Taking a CBC

The CBC is ordered and conducted by a licensed professional. The blood sample is drawn from a vein, usually on the inside of your elbow.

Before the test

Unless specified by your provider, there is no special preparation required before a CBC.

In some instances, a CBC is done along with other blood tests. When you are getting more than one blood test, your provider may ask you to not eat anything for a certain amount of time prior to your test.

If you have questions or concerns about any test preparation, contact your health care provider for specific instructions.

During the test

There are several steps that you can expect during a needle blood draw for a CBC:

  1. An antiseptic alcohol wipe is used to cleanse your arm in the area that the needle will be inserted. This is most often either inside the elbow or at the top of the hand.
  2. To make the vein in your arm more visible and easier to access with a needle, a band called a tourniquet is tied around your upper arm.
  3. A needle is placed in your vein, and a test tube attached to the needle is filled with blood. When the needle is inserted there may be a pinch or a little pain.
  4. After the test tube or vial is filled, the needle is removed, and the test is over.

After the test

After the needle is removed, a bandage will be placed over the puncture site.

Slight bruising is a common side effect after any blood draw while dizziness or lightheadedness are less common. Your provider may have you stay for a few minutes after the blood draw to monitor you until they are sure you are safe to walk and/or drive.

If you notice any other effects or signs of bleeding or infection after your blood draw, it is important to promptly contact your health care provider.

Complete Blood Count Test Results

Receiving test results

Depending on the laboratory equipment that is used, the results from a CBC can be available in a few minutes to a few days after the blood sample arrives at the laboratory. You may receive a copy of your results by mail or through an electronic health portal. Your doctor may also call you to discuss the results or to schedule an appointment to review them together.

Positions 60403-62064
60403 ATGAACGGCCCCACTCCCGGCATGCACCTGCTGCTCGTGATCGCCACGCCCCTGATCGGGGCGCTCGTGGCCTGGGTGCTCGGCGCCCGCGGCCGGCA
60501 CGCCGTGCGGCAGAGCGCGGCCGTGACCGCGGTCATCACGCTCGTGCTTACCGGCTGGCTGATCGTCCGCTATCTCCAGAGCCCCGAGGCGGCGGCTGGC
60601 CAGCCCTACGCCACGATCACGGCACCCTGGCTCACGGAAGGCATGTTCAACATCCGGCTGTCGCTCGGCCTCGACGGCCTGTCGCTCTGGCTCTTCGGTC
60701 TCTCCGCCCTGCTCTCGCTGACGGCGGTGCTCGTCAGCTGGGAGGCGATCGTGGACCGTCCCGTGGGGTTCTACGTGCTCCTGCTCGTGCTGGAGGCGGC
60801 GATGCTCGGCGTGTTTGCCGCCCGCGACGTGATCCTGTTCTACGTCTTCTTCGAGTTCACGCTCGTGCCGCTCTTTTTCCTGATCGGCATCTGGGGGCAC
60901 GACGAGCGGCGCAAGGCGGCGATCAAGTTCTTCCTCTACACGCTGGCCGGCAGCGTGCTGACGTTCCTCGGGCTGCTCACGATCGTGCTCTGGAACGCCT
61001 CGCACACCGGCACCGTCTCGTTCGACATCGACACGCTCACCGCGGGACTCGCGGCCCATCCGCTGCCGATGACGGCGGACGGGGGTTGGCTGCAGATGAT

Interpreting test results

The results from a CBC test will include separate levels listed for each component of the test including RBC, WBC, and PLT.

For each test component, the report will also show a reference range that defines what the laboratory that performed the test considers normal. These ranges, which can vary from lab to lab, are based on the results of a large sample of healthy people and help your doctor determine typical and atypical blood levels.

It is essential to talk with your doctor about the significance of your CBC test results. Your doctor will review your levels and how they compare to the laboratory’s reference ranges. They may also look at the relationships between your different blood levels and will consider your current symptoms and health history.

The following sections describe some potential causes of high or low levels of RBCs, WBCs, or PLT, but it is important to remember that an abnormal test result is not always a sign of a medical problem. Some healthy people may have blood counts that fall outside the standard reference range.

Red blood cell measurements

RBCs carry oxygen through the body, and the RBC count shows the total number of RBCs found in your blood. Hematocrit and hemoglobin are other related measures.

Anemia is a condition marked by low levels of RBCs. There are many potential causes of abnormally low levels of RBCs, hematocrit, and/or hemoglobin, including:

  • Excessive acute or chronic bleeding
  • Destruction of RBCs, such as in a condition called hemolytic anemia
  • Disorders that affect the bone marrow, which produces new RBCs
  • Nutritional deficiencies such as low iron, folate, or vitamin B12
  • Some types of cancer and cancer treatment
  • Chronic illnesses involving inflammation or disrupted organ function

High levels of RBCs, hematocrit, and/or hemoglobin can also have a number of possible causes. Examples include: